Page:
Doping taints the sport and I despise it. It unfortunately makes me feel uneasy about other great performances coming out of the same training camps. It’s not the sole reason I struggle to relate to some elite runners though. The vast difference in training environments and culture make it difficult for me to put myself in their shoes, or trainers I should say. On the other hand, I look at some of the elite British marathon runners and feel inspired. I see them at races. We have a chat. Many of them are working full-time alongside their running. Many of the best marathon runners in the UK are even in the same club as me, Swansea Harriers. I’ve experienced Dewi Griffiths (2:09) running extra laps of the track after the main group’s session is finished. I’ve also seen him devour huge mounds of food from Toby Carvery the night before a race; and sink a beer or two afterwards. I can relate to this. I see the hard work the best Brits are putting in every day. From Matt Clowes tearing up the Taff Trail; Clara Evans running tempos around Roath Lake; to Aaron Scott consistently banging in 115 miles around Stamford. They are putting the work in. They are committing to their goals.

You shouldn’t compare yourselves to others, but I wanted to find out what the best British runners were doing. Were they playing it safe? Or were they going all in? I ventured to Strava and found 8 of the top 20 marathon performances by UK men in 2019. All sub 2:18 performances. I averaged the 15 weeks running including the taper, leading up to these incredible feats to find that on average these men had run 90.3 miles. The fastest UK man (2:12 Berlin Marathon 2019) to share his training on Strava was Jonny Mellor who ran on average 105 miles per week. This was also the most miles averaged by any athlete I analysed.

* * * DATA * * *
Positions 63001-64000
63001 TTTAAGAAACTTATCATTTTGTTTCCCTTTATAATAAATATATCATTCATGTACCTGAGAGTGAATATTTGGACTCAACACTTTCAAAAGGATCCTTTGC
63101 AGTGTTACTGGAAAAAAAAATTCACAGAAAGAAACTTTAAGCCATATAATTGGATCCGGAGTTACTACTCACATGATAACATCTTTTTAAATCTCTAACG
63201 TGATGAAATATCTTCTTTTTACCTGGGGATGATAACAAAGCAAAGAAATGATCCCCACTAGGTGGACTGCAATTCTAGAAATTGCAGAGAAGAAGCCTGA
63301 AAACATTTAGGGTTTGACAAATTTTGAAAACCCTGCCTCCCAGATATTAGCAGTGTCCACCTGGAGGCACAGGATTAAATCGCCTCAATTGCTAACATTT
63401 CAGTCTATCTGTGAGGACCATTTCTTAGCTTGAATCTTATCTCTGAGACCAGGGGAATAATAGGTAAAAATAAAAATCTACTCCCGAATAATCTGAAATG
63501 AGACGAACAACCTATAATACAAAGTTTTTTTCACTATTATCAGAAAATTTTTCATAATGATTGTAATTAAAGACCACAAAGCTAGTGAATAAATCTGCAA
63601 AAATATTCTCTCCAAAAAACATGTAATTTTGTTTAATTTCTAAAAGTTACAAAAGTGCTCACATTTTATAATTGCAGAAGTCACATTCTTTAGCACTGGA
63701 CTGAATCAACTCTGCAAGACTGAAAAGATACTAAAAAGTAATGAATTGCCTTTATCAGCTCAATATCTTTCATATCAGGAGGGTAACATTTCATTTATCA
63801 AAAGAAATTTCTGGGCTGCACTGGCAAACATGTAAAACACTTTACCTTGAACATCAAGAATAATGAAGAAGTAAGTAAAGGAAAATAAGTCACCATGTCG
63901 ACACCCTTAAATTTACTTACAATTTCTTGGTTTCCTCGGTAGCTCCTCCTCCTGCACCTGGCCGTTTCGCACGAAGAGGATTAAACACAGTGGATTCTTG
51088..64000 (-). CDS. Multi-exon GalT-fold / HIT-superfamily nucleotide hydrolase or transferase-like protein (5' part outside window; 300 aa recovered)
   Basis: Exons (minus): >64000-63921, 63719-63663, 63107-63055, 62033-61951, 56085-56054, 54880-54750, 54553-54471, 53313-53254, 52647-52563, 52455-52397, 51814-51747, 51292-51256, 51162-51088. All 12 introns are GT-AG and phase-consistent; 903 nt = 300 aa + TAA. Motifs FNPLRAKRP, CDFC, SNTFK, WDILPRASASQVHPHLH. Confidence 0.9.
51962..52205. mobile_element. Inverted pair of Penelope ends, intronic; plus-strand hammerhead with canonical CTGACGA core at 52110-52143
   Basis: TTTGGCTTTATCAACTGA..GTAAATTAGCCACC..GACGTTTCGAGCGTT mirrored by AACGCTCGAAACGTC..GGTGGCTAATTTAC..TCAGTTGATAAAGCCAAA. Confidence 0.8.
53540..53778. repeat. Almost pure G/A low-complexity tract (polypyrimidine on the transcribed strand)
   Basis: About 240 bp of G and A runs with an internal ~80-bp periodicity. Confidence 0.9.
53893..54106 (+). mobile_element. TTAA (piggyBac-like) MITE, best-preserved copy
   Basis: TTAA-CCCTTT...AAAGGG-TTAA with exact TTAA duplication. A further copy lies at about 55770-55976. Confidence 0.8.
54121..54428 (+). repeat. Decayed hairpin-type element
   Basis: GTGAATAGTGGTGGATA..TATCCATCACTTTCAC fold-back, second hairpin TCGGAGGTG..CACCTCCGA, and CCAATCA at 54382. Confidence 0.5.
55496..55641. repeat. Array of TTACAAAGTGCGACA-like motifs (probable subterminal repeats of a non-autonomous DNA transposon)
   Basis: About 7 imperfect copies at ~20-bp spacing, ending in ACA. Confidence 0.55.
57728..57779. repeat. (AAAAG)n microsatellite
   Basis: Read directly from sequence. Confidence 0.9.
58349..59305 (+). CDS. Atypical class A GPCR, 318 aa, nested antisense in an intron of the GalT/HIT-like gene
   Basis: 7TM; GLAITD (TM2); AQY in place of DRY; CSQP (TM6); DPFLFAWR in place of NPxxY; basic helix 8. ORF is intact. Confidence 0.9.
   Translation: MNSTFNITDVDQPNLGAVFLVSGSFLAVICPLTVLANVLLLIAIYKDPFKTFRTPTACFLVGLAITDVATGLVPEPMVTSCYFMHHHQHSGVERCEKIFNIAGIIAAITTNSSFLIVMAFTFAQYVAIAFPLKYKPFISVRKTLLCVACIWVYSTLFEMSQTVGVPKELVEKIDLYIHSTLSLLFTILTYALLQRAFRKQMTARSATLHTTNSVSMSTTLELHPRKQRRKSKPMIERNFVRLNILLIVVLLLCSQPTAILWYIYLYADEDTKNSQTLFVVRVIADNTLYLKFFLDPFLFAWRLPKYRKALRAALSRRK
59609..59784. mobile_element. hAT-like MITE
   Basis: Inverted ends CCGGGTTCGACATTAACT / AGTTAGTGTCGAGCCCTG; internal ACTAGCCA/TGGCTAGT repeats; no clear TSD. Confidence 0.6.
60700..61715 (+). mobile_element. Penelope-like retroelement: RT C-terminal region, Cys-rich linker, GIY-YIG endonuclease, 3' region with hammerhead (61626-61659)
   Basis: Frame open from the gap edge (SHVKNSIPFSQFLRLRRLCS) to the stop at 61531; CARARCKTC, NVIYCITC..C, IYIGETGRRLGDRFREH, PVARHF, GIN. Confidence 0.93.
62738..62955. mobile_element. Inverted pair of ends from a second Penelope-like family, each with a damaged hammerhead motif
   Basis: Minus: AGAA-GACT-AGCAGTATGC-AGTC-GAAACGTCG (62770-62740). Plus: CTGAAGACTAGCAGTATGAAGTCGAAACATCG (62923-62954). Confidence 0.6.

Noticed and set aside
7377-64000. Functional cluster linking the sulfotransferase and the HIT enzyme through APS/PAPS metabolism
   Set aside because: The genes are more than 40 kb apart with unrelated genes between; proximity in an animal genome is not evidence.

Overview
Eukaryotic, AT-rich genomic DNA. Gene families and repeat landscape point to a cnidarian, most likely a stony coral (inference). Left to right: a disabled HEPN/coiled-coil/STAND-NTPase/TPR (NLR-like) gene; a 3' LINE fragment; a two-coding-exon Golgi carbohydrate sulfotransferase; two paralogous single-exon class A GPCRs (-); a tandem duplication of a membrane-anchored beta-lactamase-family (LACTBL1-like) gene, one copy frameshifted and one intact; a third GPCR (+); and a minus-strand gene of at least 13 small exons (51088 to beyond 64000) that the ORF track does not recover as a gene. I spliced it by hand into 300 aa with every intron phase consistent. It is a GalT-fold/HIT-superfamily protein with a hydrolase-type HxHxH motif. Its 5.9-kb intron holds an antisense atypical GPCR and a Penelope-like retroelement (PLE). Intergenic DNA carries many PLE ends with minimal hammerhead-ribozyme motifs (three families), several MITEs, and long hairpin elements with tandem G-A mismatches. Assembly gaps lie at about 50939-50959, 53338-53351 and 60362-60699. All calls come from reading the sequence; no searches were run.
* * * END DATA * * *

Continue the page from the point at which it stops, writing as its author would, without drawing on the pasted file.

Correlation does not imply causation. I am not saying that the way to run quick is to run more miles. I am saying that none of the best UK athletes were running as few miles as I was. I ran on average 62 miles in the 15 weeks preceding Frankfurt Marathon. On the day I experienced difficulties with a stitch but this doesn’t hide the fact that I didn’t work as hard as the other runners I aspire to compete with. If 60 miles a week was the optimum volume of training for a marathon runner then why are all the elites running much further? Can I withstand more mileage? There’s only one way to know. I have started progressively building my mileage whilst implementing more strength sessions. Hopefully this will pay off as I build towards the London Marathon.

Enough waffle. I have a run to do. I am in week 6 of the best start to any marathon block I have ever done. That doesn’t mean much, but it’s a start. I have no more excuses. I have put my goal of 2:24 out there many times. I am taking another shot at it. I am doing more than I did last time. I am working harder. I am still listening to my body but I am not letting my chimp tell me to back off all the time. I have to take some risks. I have a bat and now I intend on taking a swing. I am going to roll the dice. I’m going all in.

I wanted to conclude this piece by stating that everyone’s goals are relative. It doesn’t matter if you haven’t even started running yet and your goal is to complete a parkrun. That’s your journey. That’s your quest. Ignore the doubters and find a way to make it happen. We all have our own complicated lives but there is always room somewhere to pursue your passions and to show the drive to achieve things that your chimp doubts you can. It’s great that social media has opened up this world of sharing. I am inspired every day by runners of all abilities on Instagram, Facebook, Strava, and YouTube. If you have a goal, be the outlier and go after it. Good luck. Remember you will fall down but you can get back up and go again. That’s what life is all about.